For now, I have to believe that the momentum has swung towards the players. Remember, in the NHL lockout, over 350 players went overseas to play. Now of course, the percentage of foreign players in the NHL far exceeds that of the NBA, but there is still a major foreign influence across the league. Williams’ new team has made it known that they will target more NBA players, specifically Kobe Bryant. And once the dominos start falling, a mass migration of basketball players is not out of the question.

Williams’ move is the first of many to come. Will two All-Stars playing in Turkey make the owners rush to a less friendly deal? No. But could half the league playing overseas massively expedite this painful process? Absolutely.

The ball is now in the court of NBAPA executive director Billy Hunter. If he can encourage players to leave for Greece, Spain, China, and Israel, he could amount enough crucial leverage to end this lockout before the momentum of last season is gone. I’m not rooting for the players, and I’m not rooting for the owners. What I want to see–and what I’m guessing most fans want to see–is a resolution and more basketball. And if playing in Turkey is what it’ll take, I’m fully on board.

Categories: NBA | Leave a comment

NBA Draftermath: The Most Sneaky Good Pick of the Night

Finding someone who thought the 2011 NBA Draft was a good one is harder than finding someone who thinks Casey Anthony was innocent. Whoops. But just because it was a historically weak draft, that doesn’t make it short on talent, as discussed before.

One thing that really made this draft stand out was the influx of foreign talent. Six of the first seven draftees were born outside of the US (Kyrie Irving – Australia, Enes Kanter – Switzerland, Tristan Thompson – Canada, Jonas Valanciunas – Lithuania, Jan Vesely – Czech Republic, and Bismack Biyombo – Congo). This made for an even more confusing draft because no matter how many scouting reports and grainy YouTube videos you watch of these foreign talents, it’s near impossible for the average fan to gauge how bright their futures will be.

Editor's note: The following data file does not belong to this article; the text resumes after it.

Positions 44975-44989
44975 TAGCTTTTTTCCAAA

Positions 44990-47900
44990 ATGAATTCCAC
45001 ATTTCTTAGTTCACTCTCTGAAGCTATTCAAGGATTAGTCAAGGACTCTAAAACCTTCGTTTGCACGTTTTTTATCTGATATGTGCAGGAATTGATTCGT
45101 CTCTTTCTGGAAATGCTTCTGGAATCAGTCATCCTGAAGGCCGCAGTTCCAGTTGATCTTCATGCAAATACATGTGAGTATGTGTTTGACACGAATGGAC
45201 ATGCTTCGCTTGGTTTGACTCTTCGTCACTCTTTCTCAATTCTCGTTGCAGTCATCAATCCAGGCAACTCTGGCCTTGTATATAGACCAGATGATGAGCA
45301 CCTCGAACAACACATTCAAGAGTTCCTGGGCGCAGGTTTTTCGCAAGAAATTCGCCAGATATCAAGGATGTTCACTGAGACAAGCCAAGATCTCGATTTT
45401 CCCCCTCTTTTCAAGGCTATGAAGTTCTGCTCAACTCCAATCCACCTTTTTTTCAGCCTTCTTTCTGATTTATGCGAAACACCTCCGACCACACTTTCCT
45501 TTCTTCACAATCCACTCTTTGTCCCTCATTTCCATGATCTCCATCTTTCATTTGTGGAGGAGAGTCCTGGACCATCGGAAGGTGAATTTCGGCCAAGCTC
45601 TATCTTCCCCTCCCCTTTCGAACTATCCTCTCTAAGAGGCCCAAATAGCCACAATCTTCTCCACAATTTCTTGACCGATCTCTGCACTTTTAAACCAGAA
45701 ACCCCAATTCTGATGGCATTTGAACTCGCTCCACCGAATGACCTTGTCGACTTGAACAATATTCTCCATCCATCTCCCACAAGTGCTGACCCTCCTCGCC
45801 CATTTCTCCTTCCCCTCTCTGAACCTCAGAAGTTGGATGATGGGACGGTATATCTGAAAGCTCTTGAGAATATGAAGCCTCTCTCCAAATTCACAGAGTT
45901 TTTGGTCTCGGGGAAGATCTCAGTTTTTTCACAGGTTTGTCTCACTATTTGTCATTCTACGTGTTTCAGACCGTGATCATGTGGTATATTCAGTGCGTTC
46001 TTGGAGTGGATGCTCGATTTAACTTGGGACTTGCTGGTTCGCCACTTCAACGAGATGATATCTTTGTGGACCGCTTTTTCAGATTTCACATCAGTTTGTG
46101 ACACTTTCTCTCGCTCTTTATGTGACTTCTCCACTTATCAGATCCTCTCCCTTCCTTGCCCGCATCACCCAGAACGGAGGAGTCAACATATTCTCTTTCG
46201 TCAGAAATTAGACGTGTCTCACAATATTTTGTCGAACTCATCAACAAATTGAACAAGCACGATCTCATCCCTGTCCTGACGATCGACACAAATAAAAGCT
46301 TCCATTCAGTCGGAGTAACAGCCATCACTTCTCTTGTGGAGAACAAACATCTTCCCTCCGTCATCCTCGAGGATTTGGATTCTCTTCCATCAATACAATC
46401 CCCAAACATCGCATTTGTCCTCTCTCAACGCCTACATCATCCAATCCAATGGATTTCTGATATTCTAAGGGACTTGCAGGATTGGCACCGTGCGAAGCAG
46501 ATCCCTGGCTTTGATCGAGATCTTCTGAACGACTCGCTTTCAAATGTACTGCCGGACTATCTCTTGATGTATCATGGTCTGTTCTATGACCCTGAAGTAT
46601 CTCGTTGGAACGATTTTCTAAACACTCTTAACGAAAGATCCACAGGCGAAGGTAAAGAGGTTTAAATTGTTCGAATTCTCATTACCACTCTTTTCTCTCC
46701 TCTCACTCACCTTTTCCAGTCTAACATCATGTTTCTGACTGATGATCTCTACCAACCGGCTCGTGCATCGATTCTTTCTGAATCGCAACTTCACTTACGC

Luckily for the fans, however, the NBA teams know what they’re doing when it comes to the draft. They pour hour after hour and dollar after dollar into scouting to figure out Donatas Motiejunas will be Darko Milicic or Nikoloz Tskitishvili. I mean Mouhamad Sene or Yi Jianlian. I mean Yaroslav Korolev or… gah I give up. Teams shell out hundreds upon hundreds of man hours to find out who will be the next star in each draft. At least, that’s what we’d like to think.

Some front offices are what I like to call “fundamentally challenged,” for example Minnesota. Fundamental stuff like, you know, don’t draft two point guards in the top five of the same draft.

Some front offices are what I like to call “needy drafters,” like Philly and New York this year. Each team had a need they desperately needed to fill (size and defense), so they both reached for borderline first-round players (Nikola Vucevic and Iman Shumpert) while drafting in the teens. Tell me when reaching ever worked out.

So here we have arrived at the 2011 NBA Draft, full of intrigue, promise, and mystery. The draft is undoubtedly most important for the Cleveland Cavaliers, who look to finally be able to turn the page from LeBron’s Decision to the new chapter in Cleveland Sports. By hook or by crook, the Cavs landed the first and fourth picks in the draft, which, again, comes in the worst draft potentially since 2000.

The first pick was easy. Sure, they really hurt on the wings and could use the potential of a Derrick Williams, but there’s no way they could pass on Kyrie Irving, the scintillating point guard out of Duke. But as Williams and Enes Kanter came of the board 2-3 to Minnesota and Utah, the Cavaliers were suddenly faced with a tough choice with the fourth pick.

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Even if Valanciunas wouldn't help the Cavs this year, were they really going anywhere with him?